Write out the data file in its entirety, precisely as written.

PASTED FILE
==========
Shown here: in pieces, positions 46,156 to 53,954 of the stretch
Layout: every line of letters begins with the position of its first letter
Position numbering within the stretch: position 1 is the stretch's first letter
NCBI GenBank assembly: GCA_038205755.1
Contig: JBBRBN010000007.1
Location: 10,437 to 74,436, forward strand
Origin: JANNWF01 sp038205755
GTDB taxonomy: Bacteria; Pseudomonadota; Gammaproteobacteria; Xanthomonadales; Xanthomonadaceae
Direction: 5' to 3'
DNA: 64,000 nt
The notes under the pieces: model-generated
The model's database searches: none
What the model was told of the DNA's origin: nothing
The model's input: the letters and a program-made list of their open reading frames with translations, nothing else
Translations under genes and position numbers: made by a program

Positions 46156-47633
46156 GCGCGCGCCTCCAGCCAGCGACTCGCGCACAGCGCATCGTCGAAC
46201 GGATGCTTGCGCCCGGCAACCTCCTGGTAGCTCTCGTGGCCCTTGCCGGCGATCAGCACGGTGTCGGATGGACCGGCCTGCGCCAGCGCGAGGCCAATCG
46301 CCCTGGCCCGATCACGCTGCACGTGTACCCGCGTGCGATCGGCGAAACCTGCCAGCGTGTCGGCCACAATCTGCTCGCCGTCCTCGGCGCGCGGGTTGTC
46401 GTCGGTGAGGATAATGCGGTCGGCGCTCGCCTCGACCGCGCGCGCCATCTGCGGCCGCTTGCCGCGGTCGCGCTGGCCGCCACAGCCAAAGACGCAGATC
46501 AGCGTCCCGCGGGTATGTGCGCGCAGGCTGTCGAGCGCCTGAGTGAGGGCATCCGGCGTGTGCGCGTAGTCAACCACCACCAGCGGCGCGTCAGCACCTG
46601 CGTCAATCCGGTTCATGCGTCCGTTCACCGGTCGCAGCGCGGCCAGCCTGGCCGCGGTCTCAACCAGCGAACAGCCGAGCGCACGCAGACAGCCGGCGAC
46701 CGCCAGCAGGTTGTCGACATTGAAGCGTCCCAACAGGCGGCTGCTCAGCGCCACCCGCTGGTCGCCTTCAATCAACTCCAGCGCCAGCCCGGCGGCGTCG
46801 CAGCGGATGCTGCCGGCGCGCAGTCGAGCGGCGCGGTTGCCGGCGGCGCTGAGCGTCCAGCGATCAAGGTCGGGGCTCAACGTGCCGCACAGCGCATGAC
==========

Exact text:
Shown here: in pieces, positions 46,156 to 53,954 of the stretch
Layout: every line of letters begins with the position of its first letter
Position numbering within the stretch: position 1 is the stretch's first letter
NCBI GenBank assembly: GCA_038205755.1
Contig: JBBRBN010000007.1
Location: 10,437 to 74,436, forward strand
Origin: JANNWF01 sp038205755
GTDB taxonomy: Bacteria; Pseudomonadota; Gammaproteobacteria; Xanthomonadales; Xanthomonadaceae
Direction: 5' to 3'
DNA: 64,000 nt
The notes under the pieces: model-generated
The model's database searches: none
What the model was told of the DNA's origin: nothing
The model's input: the letters and a program-made list of their open reading frames with translations, nothing else
Translations under genes and position numbers: made by a program

Positions 46156-47633
46156 GCGCGCGCCTCCAGCCAGCGACTCGCGCACAGCGCATCGTCGAAC
46201 GGATGCTTGCGCCCGGCAACCTCCTGGTAGCTCTCGTGGCCCTTGCCGGCGATCAGCACGGTGTCGGATGGACCGGCCTGCGCCAGCGCGAGGCCAATCG
46301 CCCTGGCCCGATCACGCTGCACGTGTACCCGCGTGCGATCGGCGAAACCTGCCAGCGTGTCGGCCACAATCTGCTCGCCGTCCTCGGCGCGCGGGTTGTC
46401 GTCGGTGAGGATAATGCGGTCGGCGCTCGCCTCGACCGCGCGCGCCATCTGCGGCCGCTTGCCGCGGTCGCGCTGGCCGCCACAGCCAAAGACGCAGATC
46501 AGCGTCCCGCGGGTATGTGCGCGCAGGCTGTCGAGCGCCTGAGTGAGGGCATCCGGCGTGTGCGCGTAGTCAACCACCACCAGCGGCGCGTCAGCACCTG
46601 CGTCAATCCGGTTCATGCGTCCGTTCACCGGTCGCAGCGCGGCCAGCCTGGCCGCGGTCTCAACCAGCGAACAGCCGAGCGCACGCAGACAGCCGGCGAC
46701 CGCCAGCAGGTTGTCGACATTGAAGCGTCCCAACAGGCGGCTGCTCAGCGCCACCCGCTGGTCGCCTTCAATCAACTCCAGCGCCAGCCCGGCGGCGTCG
46801 CAGCGGATGCTGCCGGCGCGCAGTCGAGCGGCGCGGTTGCCGGCGGCGCTGAGCGTCCAGCGATCAAGGTCGGGGCTCAACGTGCCGCACAGCGCATGAC